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EPA Plans New Wastewater, PFAS Regulations

Tuesday, September 14, 2021

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On Wednesday (Sept. 8), the U.S. Environmental Protection Agency announced plans to develop three new rulemakings in regard to identifying opportunities to better protect public health and the environment through regulation of wastewater pollution.

 

In making the announcement, the EPA released Preliminary Effluent Guidelines Program Plan 15 (Preliminary Plan 15), which outlines new regulations to reduce contaminants—including per- and polyfluoroalkyl substances (PFAS) and nutrients—from key industries.

 

“To protect drinking water supplies, recreational waters, and aquatic ecosystems, it is essential that we utilize the latest scientific and technological breakthroughs in wastewater treatment,” said Assistant Administrator for Water Radhika Fox. “This plan illustrates one way that EPA is following science to better protect public health and the environment. Importantly and for the first time, EPA is committing to limit PFAS in wastewater discharges.”

 

© iStock / Skyhobo

On Wednesday (Sept. 8), the U.S. Environmental Protection Agency announced plans to develop three new rulemakings in regard to identifying opportunities to better protect public health and the environment through regulation of wastewater pollution.

 

According to the EPA, the decision to initiate the three new rulemakings arrives after concluding several studies previously discussed in its Effluent Guidelines Program Plan 14. The agency has determined that revised effluent limitations guidelines (ELGs) and pretreatment standards are warranted for:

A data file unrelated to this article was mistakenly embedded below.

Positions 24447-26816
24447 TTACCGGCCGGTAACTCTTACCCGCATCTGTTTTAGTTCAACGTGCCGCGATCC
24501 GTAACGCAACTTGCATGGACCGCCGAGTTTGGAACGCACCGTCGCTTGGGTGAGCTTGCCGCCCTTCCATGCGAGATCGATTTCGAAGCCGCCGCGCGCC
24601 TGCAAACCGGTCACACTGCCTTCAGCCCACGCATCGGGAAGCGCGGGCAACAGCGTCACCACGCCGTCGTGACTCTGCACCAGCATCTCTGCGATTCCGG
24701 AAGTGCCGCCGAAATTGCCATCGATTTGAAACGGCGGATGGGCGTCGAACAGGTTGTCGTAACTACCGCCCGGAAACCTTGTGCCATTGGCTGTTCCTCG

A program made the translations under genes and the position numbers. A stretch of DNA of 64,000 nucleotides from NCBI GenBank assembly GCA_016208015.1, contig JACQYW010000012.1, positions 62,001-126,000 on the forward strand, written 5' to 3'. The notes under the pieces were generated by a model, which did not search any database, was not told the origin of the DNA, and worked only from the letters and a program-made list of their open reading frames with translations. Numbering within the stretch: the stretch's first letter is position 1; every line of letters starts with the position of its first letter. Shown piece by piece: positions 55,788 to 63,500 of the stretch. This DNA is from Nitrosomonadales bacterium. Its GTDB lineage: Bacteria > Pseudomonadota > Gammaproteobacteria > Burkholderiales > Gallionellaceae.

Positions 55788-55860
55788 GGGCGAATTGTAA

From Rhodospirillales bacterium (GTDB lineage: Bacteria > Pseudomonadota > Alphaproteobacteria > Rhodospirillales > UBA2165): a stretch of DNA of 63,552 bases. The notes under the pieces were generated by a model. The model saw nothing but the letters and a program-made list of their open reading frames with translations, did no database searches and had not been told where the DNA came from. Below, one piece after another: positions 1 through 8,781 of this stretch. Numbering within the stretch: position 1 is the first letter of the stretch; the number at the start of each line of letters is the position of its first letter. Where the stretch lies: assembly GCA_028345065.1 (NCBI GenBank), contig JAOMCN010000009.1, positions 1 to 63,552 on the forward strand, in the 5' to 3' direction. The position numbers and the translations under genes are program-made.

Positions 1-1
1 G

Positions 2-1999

• Organic Chemicals, Plastics and Synthetic Fibers category to address per- and polyfluoroalkyl substances (PFAS) discharges from facilities manufacturing PFAS;
  • Metal Finishing category to address PFAS discharges from chromium electroplating facilities; and 
  • Meat and Poultry Products category to address nutrient discharges.

The Preliminary Plan 15 also discussed the Steam Electric Power Generating category rulemaking the agency previously announced on July 26. EPA has initiated that rulemaking process to consider strengthening the effluent limits applicable to certain ELG waste streams from coal power plants that use steam to generate electricity.

 

Recent PFAS History

 

Also in July, the EPA announced a new stewardship program that it says aims to encourage the voluntary withdrawal of previously granted low volume exemptions (LVEs) for per- and polyfluoroalkyl substances (PFAS).

The goal of the PFAS LVE Stewardship Program is to stop the ongoing manufacture of PFAS under previously approved LVEs, which have not gone through what the EPA considered the full pre-manufacture review process under the Toxic Substances Control Act.

The stewardship announcement comes after a recent slew of PFAS and TSCA actions under the Biden administration. In June, the EPA announced three actions with the goal of reducing risks to the public from per- and polyfluoroalkyl substances.

The actions include issuing a proposed rule that the EPA says is designed to gather comprehensive data on more than 1,000 PFAS manufactured in the United States, withdrawing guidance that weakened EPA’s July 2020 Significant New Use Rule restricting certain long-chain PFAS, and publishing a final rule that incorporates three additional PFAS into the Toxics Release Inventory.

In terms of the proposed rule to require reporting on PFAS manufactured in the U.S., the rule as a statutory requirement under the FY2020 National Defense Authorization Act that would require all manufacturers (including importers) of PFAS in any year since 2011 to report information related to chemical identity, categories of use, volumes manufactured and processed, byproducts, environmental and health effects, worker exposure and disposal.

The EPA says that this will help the agency understand the sources and quantities of PFAS in the U.S. and support the agency’s PFAS research, monitoring and regulatory efforts. Once finalized, this rule would reportedly be the first targeted effort under the Toxic Substances Control Act to collect information on the manufacture of PFAS.